QUICK ANSWER PLEASE: Do hospices routinely withhold nutrition and hydration from a patient?

Hospice has no hard and fast rules nationwide (US). Acceptance varies @ (expected death) from immanent, to three years (YMMV). There are always exceptions to ANY rule concerning qualification…

Then once in the “system”, how long one is permitted to remain, is again…??? (YMMV).
Exceptions to any “rules” are rare. Normally folks (in my world) admitted to hospice are dead in a matter of less than two weeks.

Missed edit window.
“Exceptions to any “rules” are rare.” should read:

"Exceptions to any “rules” are common.

“full and worthwhile until the end”??? From where do you derive this notion? Perhaps because you feel it’s " important to those who work in the hospice movement"…

**I will split hairs here ** and inform you that a hospice patient’s death is not about the “hospice movement”… or YOU… or anyone else that envisions their import into the matter… It is about the patient who, by any standard, is more concerned with the act of dying than say, ensuring your edification that: “life is full and worthwhile” at that moment. They are trying to die, give them a break.

You are going through a rough time in life, and it’s easy to misunderstand.

Most people are unfamiliar with death these days, and aren’t aware that towards the end people can simply stop being hungry or thirsty. Other body systems and organs are shutting down, why not thirst and hunger? If food or water is requested by someone in hospice it will be given, but it will not be forced on someone or contrary to an advanced directive, the patient’s wishes or, if the patient is incapable, against the wishes of the person authorized to make medical decisions on his/her behalf.

I would think that hospices tiptoe around any implication that they “ease death” for fear of aggravating, legally or otherwise, groups who think such concepts are part of the right-to-die “agenda”.

Back to the OP, I know an elderly woman who is still distraught that a hospice allowed her husband to “starve to death”, while simultaneously being able to recount that during his last days at home prior to entering hospice care he showed no interest in food or water. My mom has tried to gently explain that loss of interest in eating and drinking is a completely normal part of dying, but this poor woman still seems wracked with guilt.

I’m sorry you’re in such a difficult situation.

As others have said, hospices are about the patient passing away with dignity and as little pain / discomfort as possible.

My mother had terminal bowel cancer and faced a horrible future. After she spoke with her wonderful doctor she took the option of a painless death within a week in the local hospice.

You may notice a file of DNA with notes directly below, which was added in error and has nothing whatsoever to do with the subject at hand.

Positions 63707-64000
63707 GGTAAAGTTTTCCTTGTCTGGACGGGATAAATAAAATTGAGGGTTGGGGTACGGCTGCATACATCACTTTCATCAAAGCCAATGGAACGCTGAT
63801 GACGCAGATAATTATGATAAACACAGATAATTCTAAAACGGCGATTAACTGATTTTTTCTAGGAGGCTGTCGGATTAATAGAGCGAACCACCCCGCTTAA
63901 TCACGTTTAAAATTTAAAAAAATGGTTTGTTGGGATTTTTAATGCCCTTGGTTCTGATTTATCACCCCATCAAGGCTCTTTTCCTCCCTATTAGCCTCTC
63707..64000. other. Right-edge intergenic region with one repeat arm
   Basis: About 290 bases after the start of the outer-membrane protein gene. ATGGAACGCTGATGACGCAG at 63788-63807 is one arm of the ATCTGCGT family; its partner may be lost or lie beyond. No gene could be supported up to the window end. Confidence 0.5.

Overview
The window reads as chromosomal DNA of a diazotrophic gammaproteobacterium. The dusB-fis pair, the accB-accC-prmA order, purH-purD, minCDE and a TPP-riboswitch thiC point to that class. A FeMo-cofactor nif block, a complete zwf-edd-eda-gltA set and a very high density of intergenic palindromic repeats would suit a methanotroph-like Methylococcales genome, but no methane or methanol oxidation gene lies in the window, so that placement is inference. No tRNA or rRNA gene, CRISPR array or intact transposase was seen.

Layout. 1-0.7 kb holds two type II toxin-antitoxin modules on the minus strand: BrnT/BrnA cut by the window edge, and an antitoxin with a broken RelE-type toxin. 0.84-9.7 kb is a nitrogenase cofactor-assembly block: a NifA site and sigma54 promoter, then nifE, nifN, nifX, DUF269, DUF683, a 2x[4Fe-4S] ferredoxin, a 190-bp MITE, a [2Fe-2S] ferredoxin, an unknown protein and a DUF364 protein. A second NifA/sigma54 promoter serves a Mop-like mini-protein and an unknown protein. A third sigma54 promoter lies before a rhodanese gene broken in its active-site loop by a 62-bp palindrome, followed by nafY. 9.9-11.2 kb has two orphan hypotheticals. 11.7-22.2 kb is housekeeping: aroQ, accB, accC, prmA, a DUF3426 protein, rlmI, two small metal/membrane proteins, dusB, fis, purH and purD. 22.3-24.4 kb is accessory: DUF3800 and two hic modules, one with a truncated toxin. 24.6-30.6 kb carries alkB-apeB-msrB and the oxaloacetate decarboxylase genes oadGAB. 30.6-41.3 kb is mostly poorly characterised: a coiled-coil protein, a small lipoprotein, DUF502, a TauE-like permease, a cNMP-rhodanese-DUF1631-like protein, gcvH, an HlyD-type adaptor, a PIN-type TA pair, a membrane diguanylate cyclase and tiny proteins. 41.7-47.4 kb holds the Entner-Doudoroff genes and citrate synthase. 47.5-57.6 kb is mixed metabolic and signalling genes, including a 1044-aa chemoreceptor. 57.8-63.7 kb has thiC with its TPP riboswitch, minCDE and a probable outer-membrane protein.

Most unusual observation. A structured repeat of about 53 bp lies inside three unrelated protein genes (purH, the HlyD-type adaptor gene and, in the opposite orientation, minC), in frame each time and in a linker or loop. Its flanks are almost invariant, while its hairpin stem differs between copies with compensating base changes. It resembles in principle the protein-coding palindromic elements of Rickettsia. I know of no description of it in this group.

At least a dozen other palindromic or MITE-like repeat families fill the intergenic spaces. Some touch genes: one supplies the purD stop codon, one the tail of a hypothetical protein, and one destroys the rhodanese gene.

As I recall, she only had painkillers, but no food (possibly sips of water.)
She had family and friends visit daily and was happy.
She passed peacefully in her sleep.

Only for people who have problems comprehending English. When I said “ease death” what I meant was “attempt to make the period of time during which a patient is inevitability and unavoidably dying as painless and comforting as reasonably possible for the patient and the family”, not “kill them.”

The day my grandmother died, my parents were there when she told them she was too tired to go to the nursing home cafeteria for lunch, and when they brought a tray, she ate only a few bites, and then fell asleep. By the time my parents got home, she had died at age 91. I’m sure many of us have had similar experiences with pets.

Many years ago, I worked with a man who had a bone marrow transplant for a type of leukemia for which this was the only treatment at the time. It didn’t work, and when he was brought home and enrolled in hospice, he asked for a fresh tomato and some ice cream, two foods that he could not have in the BMT unit. I also remember that after he was put on high dose morphine, they always had two nurses on site, to make sure nobody tried any not-funny stuff. I’ve definitely heard other stories about people who had been on restricted diets who requested things they couldn’t previously have when they entered hospice.

(And then there are the doctors who still keep on prescribing drugs for things like osteoporosis and high cholesterol. :smack: )

One of the greatest lessons I’ve learned in my career is to never overestimate listening/reading comprehension skills. I think it was perfectly clear what you meant; however, I’ve found that some people can be quick to infer whatever they like from seemingly innocent or straightforward statements, especially when under great pressure or stress.


Bingo, bolding mine.